A system that aims to compare, assess and improve teacher candidates and teacher training programs will be the subject of three papers presented by the University of California, Riverside's director of teacher education at a national education conference.
Anne Jones, director of teacher education at UC Riverside, and Peter Jones, the assessment and evaluation coordinator at UC Irvine's department of education, will discuss the Teacher Education Integrated Information System (TEISS) at the American Educational Research Association meeting April 8 to 12 in New Orleans.
"There is a big push for teacher accountability right now," said Anne Jones, who is also associate dean for academic programs and student affairs. "Our system creates the backbone to help ensure teachers are prepared to enter the classroom and have the support once they get there."
Using data-driven data to improve student performance has dominated national headlines the past year.
The Obama administration has made it a centerpiece of its education reform agenda. The Los Angeles Times started a national debate when it published a database of third- through fifth-grade teachers that shows how their students' test scores changed. The former chancellor of Washington, DC schools generated buzz when she fired several hundred teachers who performed poorly according to a new system that holds teachers accountable for students' standardized test scores.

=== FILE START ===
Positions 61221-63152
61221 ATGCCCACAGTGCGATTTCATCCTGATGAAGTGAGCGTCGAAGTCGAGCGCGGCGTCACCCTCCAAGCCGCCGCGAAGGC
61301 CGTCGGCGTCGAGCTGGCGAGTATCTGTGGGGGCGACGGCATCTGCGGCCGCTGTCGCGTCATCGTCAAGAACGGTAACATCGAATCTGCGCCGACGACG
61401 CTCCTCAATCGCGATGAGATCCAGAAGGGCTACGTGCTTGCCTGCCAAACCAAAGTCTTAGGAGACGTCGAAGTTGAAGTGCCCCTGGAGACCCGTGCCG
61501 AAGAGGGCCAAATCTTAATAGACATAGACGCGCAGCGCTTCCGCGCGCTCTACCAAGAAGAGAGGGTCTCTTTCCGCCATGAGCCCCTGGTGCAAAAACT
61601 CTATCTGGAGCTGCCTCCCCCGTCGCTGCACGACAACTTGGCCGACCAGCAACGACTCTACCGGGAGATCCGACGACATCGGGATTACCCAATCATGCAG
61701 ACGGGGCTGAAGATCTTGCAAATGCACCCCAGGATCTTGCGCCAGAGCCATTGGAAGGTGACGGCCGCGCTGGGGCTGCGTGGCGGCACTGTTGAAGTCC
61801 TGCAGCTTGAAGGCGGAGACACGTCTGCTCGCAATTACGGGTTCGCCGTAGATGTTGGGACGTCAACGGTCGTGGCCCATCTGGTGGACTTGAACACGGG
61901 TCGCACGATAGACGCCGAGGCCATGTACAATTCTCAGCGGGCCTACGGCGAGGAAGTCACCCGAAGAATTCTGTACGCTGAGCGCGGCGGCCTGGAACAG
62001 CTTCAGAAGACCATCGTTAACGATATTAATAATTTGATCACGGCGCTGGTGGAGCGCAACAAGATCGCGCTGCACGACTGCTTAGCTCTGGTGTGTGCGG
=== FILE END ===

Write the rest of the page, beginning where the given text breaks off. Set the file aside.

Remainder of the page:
The TEIIS system, which was developed by UC Irvine in partnership with UC Riverside, is a platform for campuses to integrate and systematize common record keeping needs of teacher education programs with data collection mandated by the California Commission on Teacher Credentialing.
The potential power lies in the partnerships across campuses because the common framework can improve program quality, Peter Jones said.
"Teaching and teacher education are under unprecedented scrutiny in the court of public opinion," he said. "We need to leverage our resources to tell the collective story of our work."
UC Riverside, UC Irvine and UC Santa Cruz are using the system, Anne Jones said. Other UC campuses are interested in adopting it, she said. The system was also the subject of a January meeting before the accreditation committee of the Commission of Teacher Credentialing in California.
The system includes modules for admissions information, which help to document that the program is meeting established standards. There are modules for student and intern teaching placement records that include detailed information on public schools, mentor teachers, and university based supervisors, providing evidence that candidates are placed in appropriate settings with qualified supervision.
Finally, there are assessment and evaluation modules that provide evidence that the program standards and the Teaching Performance Expectations, which are the California professional standards that describe what pre-service teachers must know and be able to do -- are met.
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